Hurricane Katrina was a catastrophic event, but nonetheless a historical event. Katrina was like no other hurricane that the United States has ever had, economically speaking. It would go on to be set as a long lasting memory amongst several millions of people on the Gulf coast and other unaffected states. According to the NOAA (National Oceanic and Atmospheric Administration), Katrina hit the Gulf of Mexico on August 28, 2005. The hurricane was confirmed to be a category 5 with 175 mph of wind when it hit the Gulf of Mexico although, it did decrease to a category 3 with 125 mph of wind when it hit Louisiana. (NOAA) Instantly, towns were torn to pieces and almost the entire city of New Orleans was submerged due to flooding. (Brunner)
Unfortunately, the aftermath of Hurricane Katrina brought forth several issues that would take time to resolve. For one, the hurricane caused millions of people the inability to find their family members. Most were known to be stranded for the first couple days after the disaster causing chaos and mayhem. Rescue teams waited until it was deemed safe to enter due to the danger lurking because of the hurricane’s actions. One man, Chris Robinson, called the Associated Press saying, “I’m not doing too good right now.” “The water’s rising pretty fast. I got a hammer and an axe and a crowbar, but I’m holding off on breaking through the roof until the last minute. Tell someone to come get me please. I want to live.”(Wilson and Borger) Almost 2,000 people died due to entrapment, neglect, health issues, and several other inadequacies. (Brunner)
To this day, reconstruction is still taking place to put the city, citizens there call home, back to its normal state. One year after the disaster, the city was half of what it was before the storm. Many persons had no job or home to go back to. The extensive damage this hurricane caused would take several years to reconstruct, because it is so costly. The costs would range from “$60 billion – $125 billion” in full. (NOAA)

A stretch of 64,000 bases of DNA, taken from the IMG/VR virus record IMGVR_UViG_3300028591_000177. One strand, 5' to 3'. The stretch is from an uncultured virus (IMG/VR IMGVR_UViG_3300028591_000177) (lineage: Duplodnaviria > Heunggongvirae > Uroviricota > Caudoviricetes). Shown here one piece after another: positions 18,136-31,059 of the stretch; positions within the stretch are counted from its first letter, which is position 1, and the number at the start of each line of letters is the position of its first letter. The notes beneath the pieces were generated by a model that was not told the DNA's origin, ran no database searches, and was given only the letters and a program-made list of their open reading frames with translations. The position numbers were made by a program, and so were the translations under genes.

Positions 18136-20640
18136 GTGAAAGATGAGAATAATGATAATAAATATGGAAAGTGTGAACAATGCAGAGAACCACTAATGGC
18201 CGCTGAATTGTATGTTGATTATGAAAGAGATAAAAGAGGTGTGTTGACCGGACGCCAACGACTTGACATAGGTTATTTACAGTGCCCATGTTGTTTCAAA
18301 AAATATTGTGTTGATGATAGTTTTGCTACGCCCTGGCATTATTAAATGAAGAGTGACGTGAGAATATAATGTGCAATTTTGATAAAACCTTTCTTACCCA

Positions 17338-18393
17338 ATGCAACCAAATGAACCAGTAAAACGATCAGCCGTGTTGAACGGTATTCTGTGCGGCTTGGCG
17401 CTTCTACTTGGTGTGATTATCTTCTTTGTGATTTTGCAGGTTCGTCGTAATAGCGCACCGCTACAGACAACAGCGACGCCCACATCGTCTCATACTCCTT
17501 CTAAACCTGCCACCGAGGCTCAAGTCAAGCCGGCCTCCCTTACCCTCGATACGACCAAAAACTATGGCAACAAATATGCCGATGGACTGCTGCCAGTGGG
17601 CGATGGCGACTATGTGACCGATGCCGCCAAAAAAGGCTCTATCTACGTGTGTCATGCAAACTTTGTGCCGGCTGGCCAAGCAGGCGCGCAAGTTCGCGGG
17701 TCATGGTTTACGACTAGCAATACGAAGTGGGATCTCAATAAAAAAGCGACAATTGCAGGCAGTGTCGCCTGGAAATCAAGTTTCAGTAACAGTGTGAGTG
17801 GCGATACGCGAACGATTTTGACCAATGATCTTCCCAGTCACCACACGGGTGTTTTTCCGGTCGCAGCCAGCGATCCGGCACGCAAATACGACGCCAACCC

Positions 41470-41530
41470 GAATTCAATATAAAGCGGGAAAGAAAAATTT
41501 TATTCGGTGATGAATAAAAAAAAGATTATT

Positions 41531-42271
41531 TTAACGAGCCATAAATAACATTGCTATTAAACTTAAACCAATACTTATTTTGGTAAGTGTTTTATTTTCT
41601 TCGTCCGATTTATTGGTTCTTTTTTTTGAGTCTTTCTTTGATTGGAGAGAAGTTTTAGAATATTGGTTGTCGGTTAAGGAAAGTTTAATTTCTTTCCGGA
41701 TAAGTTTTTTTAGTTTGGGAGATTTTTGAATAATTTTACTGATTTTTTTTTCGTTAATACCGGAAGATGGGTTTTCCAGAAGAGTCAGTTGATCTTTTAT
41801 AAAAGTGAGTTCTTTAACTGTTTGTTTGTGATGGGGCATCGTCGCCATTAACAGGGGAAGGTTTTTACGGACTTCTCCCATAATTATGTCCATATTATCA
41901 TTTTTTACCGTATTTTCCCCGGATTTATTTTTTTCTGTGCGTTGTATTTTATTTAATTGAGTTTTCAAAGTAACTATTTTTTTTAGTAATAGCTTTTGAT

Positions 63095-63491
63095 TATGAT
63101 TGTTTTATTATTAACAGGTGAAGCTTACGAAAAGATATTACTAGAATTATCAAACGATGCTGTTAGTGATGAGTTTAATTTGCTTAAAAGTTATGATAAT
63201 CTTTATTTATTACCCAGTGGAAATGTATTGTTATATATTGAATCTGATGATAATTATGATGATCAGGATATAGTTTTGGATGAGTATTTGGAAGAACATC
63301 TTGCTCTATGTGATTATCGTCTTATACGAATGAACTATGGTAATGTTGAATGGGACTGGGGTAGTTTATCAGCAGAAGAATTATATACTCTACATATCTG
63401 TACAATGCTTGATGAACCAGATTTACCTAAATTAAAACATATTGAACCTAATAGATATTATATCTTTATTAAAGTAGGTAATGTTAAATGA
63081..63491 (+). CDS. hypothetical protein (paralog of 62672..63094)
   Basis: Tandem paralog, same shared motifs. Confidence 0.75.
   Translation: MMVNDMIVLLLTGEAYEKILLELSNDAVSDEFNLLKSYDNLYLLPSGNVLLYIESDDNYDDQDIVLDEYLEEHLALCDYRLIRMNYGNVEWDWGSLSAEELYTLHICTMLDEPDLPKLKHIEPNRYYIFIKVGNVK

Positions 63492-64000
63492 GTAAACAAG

If I had the opportunity to change it, I would. I know I cannot stop a hurricane from coming, but I know for a fact citizens could come together to prevent several problems that arose in the aftermath. I would most definitely have mandatory preparatory sessions for all who live in the United States. Emergency packets explaining what to do if a hurricane, tornado or any other natural or man-made disaster were to hit the United States would be sent to every mailbox in the country. District leaders would have to take time out to answer any possible questions citizens would have. I know there will be several questions that will arise.
Shelters will be have cleaning machines, so that after the storm, employees could clean up as much as possible for the people in need of a place to stay. There will be crisis funding that can and will be used for food and other necessities. Rescue squads or teams will go in as soon as possible to help bring out people trying to flee the city, waiting only makes it worse. Reconstruction funds will also be set aside so that the city could be put back as soon as possible and so that it doesn’t take an extended amount of time. Some people there only know New Orleans, so moving them is not an option permanently, but only temporary. Also, enforcement will be on the job round the clock so safety is always intact.
In my opinion, the changes I would make to prevent coming up with funds, delayed help, and shelter cleanliness would be for the people. After all it is what they deserve. I know for a fact it would be for the best due to the financial state the country is in, too. Crisis and reconstruction funding already set aside would help to rebuild the city and other surrounding areas, as well. The death rate will also, be extremely lower than the amount of people who passed while Hurricane Katrina went on. Thus, trauma won’t be so much of an issue. I know most children having to go through this will forever are traumatized. This is why I think preparation is key to executing my plan if another terrifying disaster were to come.
In conclusion, the historical event I chose to change was Hurricane Katrina. As I stated earlier, I know I cannot stop the storm from taking place, but with others I can make it less of a burden. Some ways I would change would be to have mandatory sessions, shelter cleaning supplies, and emergency rescue squads that will go in when called on. I think my proposal of change will be for the best, because it will lower deaths, prevention of funding, and extended times of reconstruction. Hurricane Katrina will always be in the minds of people around the world including me. All in all, Hurricane Katrina, showed me that being prepared is the best and the key to success.